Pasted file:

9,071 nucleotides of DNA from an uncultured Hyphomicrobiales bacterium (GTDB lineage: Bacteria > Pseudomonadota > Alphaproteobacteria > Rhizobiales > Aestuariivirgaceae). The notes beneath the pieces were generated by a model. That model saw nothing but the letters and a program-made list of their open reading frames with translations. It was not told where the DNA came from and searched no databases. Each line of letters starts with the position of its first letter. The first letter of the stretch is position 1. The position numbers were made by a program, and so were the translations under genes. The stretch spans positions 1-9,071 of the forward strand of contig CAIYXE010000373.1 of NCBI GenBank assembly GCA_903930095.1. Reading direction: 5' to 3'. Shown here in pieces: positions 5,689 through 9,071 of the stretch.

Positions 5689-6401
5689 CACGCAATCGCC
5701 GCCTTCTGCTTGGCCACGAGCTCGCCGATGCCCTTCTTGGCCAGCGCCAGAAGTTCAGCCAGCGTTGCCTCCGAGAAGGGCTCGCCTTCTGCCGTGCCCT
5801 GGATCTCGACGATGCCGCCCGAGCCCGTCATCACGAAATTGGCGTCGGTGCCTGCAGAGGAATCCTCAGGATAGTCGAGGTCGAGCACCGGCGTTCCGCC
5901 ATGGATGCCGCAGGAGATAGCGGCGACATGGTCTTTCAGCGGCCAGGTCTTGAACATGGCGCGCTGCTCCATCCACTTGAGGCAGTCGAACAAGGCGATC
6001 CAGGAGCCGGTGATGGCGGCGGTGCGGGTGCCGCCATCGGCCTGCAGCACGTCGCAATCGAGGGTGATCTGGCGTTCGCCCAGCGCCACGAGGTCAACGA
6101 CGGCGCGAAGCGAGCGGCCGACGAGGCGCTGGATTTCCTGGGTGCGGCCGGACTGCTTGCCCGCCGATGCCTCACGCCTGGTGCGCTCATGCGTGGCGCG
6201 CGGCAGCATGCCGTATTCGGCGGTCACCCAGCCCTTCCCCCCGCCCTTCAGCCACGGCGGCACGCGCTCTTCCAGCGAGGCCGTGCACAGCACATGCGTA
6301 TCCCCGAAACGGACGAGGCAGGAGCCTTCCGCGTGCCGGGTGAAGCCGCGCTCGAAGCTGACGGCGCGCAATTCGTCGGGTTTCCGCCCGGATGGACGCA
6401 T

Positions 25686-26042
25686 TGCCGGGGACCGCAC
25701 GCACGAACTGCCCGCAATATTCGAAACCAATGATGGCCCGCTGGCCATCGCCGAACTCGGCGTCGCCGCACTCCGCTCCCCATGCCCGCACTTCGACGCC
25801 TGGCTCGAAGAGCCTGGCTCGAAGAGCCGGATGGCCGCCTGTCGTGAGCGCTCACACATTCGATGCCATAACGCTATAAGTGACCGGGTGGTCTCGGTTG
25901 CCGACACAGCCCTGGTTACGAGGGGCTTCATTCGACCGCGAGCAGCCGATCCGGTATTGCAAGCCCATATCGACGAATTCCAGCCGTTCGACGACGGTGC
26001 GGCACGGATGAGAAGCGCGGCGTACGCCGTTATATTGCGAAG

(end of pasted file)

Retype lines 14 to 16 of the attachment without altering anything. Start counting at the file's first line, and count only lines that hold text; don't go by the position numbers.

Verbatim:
25701 GCACGAACTGCCCGCAATATTCGAAACCAATGATGGCCCGCTGGCCATCGCCGAACTCGGCGTCGCCGCACTCCGCTCCCCATGCCCGCACTTCGACGCC
25801 TGGCTCGAAGAGCCTGGCTCGAAGAGCCGGATGGCCGCCTGTCGTGAGCGCTCACACATTCGATGCCATAACGCTATAAGTGACCGGGTGGTCTCGGTTG
25901 CCGACACAGCCCTGGTTACGAGGGGCTTCATTCGACCGCGAGCAGCCGATCCGGTATTGCAAGCCCATATCGACGAATTCCAGCCGTTCGACGACGGTGC